For years, the focus of one of the most pressing public health debates in America was the drug overdose epidemic. This epidemic killed almost 200 people each day last year alone.
In March of 2020, the COVID-19 pandemic hit the United States. The novel coronavirus is currently killing about 1,000 people per day in the US.
This devastating pandemic has pushed opioids out of the headlines for now. However, America’s addiction crisis is far from over. In fact, COVID-19 has made the addiction epidemic worse. Increased stress and trauma translate to more substance misuse and more relapse incidents for people with addiction. At the same time, stay-at-home orders and social distancing pose difficult challenges for many treatment programs.
Major pharmaceutical companies are expected to play an important role in the fight to contain COVID-19, with high hopes that a vaccine will soon be widely available. But the pharmaceutical industry still faces a wave of civil lawsuits stemming from its role in the nation’s deadly opioid epidemic.
Thousands of legal cases that were suspended because of COVID are now “moving forward again as local, state, and federal courts reopen around the United States,” reported NPR’s Brian Mann in August. The veteran public radio journalist became NPR’s first full-time addiction correspondent in March 2020.
“Some of the nation’s biggest companies — including CVS, Johnson & Johnson, McKesson, and Walgreens — remain mired in legal and financial uncertainty tied to their decades-long manufacture and sale of prescription opioids,” reported Mann. “Fallout from the opioid crisis has already forced two companies, Purdue Pharma and Insys Therapeutics, into bankruptcy.”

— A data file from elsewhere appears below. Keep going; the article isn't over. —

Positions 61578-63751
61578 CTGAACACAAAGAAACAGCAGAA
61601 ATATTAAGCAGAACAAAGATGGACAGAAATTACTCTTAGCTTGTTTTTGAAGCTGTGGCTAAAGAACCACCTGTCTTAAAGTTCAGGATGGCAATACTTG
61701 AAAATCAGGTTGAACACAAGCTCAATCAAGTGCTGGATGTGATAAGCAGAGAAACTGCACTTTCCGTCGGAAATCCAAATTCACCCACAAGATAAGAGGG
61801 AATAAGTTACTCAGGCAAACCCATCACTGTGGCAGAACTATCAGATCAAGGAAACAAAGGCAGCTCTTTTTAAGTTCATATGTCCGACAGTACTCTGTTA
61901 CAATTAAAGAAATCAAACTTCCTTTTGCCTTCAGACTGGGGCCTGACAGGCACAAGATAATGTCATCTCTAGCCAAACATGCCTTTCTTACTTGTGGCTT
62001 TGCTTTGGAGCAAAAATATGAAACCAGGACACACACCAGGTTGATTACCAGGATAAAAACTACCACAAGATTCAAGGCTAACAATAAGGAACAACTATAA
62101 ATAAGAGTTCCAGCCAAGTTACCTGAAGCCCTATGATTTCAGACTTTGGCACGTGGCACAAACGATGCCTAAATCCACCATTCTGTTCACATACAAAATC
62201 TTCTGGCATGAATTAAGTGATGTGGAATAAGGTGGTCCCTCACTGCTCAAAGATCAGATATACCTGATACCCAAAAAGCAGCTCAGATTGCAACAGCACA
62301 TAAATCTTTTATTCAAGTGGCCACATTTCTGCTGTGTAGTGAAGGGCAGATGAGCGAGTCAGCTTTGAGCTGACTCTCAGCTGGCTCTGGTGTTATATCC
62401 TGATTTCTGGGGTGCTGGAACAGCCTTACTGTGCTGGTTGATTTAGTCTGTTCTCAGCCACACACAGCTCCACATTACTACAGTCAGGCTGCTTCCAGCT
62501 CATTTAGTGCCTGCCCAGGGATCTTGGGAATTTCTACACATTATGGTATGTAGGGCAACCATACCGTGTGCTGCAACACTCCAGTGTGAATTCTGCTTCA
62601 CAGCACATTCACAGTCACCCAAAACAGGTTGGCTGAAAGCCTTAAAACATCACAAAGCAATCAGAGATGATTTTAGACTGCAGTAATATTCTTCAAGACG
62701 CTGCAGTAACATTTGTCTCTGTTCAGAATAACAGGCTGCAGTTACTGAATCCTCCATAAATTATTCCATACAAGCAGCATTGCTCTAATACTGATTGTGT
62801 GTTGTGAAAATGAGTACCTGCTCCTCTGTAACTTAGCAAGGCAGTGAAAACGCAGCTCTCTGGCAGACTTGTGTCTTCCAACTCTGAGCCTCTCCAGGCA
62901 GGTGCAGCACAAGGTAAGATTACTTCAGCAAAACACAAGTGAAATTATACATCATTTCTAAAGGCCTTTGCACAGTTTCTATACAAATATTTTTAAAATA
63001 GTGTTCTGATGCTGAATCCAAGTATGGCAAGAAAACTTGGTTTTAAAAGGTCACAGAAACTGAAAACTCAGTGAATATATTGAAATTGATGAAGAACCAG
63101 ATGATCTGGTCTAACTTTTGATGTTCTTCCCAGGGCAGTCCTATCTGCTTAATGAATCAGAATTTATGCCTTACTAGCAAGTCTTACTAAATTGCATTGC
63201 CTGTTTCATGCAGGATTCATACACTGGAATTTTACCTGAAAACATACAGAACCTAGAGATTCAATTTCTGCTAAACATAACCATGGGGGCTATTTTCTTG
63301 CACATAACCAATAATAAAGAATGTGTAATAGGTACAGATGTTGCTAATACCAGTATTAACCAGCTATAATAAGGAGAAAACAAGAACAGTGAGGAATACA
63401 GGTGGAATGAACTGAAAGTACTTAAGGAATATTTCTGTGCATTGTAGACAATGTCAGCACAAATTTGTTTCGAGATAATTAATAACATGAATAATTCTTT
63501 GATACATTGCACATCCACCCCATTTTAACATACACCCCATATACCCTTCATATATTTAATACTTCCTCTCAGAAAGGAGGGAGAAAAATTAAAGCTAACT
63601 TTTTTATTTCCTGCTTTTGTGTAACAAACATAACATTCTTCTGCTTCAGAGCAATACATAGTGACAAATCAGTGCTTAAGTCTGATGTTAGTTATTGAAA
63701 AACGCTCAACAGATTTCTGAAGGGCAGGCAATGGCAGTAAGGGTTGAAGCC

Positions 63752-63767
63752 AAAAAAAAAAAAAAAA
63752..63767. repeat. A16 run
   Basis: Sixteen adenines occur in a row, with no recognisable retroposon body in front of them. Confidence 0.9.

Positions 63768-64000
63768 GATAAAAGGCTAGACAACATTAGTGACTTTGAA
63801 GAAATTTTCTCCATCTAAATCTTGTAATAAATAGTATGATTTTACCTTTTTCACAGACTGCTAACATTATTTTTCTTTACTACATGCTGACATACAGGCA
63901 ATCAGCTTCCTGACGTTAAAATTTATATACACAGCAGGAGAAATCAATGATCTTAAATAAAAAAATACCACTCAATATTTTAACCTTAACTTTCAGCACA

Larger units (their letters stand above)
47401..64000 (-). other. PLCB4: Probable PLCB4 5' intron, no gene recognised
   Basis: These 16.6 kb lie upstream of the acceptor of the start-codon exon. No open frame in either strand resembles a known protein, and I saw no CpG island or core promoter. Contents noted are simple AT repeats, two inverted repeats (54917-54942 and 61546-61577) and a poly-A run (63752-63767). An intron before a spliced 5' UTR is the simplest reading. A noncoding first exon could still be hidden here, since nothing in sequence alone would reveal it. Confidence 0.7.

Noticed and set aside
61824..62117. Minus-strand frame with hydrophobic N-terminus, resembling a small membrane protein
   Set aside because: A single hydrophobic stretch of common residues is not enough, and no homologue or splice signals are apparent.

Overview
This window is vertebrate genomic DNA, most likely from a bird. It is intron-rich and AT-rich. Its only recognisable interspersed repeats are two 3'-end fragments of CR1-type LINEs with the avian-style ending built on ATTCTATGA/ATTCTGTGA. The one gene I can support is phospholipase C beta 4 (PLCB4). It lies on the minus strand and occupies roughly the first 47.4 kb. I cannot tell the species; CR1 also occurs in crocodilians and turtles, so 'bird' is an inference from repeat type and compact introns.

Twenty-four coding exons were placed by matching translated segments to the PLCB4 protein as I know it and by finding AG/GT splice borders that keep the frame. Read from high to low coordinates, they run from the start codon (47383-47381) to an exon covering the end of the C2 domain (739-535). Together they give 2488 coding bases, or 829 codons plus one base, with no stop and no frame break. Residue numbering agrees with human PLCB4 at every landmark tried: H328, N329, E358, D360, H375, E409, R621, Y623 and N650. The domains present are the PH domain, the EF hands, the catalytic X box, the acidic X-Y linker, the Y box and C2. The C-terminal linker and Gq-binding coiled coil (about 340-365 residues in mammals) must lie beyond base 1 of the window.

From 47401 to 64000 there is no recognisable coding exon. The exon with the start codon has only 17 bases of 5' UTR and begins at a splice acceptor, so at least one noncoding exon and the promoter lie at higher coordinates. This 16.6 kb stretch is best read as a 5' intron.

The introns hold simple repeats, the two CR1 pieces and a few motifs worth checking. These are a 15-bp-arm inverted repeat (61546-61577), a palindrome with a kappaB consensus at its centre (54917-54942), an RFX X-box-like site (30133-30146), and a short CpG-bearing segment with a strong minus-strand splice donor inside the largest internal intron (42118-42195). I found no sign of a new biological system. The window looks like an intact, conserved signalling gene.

In July, the Justice Department filed civil and criminal claims worth more than $13 billion against OxyContin maker Purdue Pharma “after uncovering evidence of criminal and civil misconduct stemming from the company’s alleged role in fueling the nation’s opioid crisis,” according to Reuters.
“I think it’s quite serious,” Rebecca Haffajee, who studies opioid litigation for the Rand Corp., told NPR. “There have been delays associated with COVID, but I actually don’t think there’s an end in sight for a lot of these defendants.”
Nevertheless, Haffajee said, “the goal is not necessarily to put these pharmacies, these manufacturers and these distributors out of business altogether. That would actually be bad for public health and for the healthcare industry.”
Last year, Oklahoma Attorney General Mike Hunter condemned Johnson & Johnson as a “drug kingpin” for its role in the distribution of medical opioids. Hunter called the opioid crisis “the worst manmade public health crisis in the history of our state and country.” A state judge ruled that Johnson & Johnson pay $465 million in damages.
The New Jersey-based multinational corporation has denied any wrongdoing in these cases, and “now the company appears eager to pivot, recasting itself as a major player in the race for a coronavirus vaccine,” reported Mann. In August, “Johnson & Johnson announced a $1 billion deal with the federal government aimed at producing millions of doses of a vaccine now in development.”
“We’re facing arguably one of the most serious health challenges the world has ever faced, but we’re doing our absolute very best to make sure we can navigate our way through,” CEO Alex Gorsky said in a webcast to investors this summer.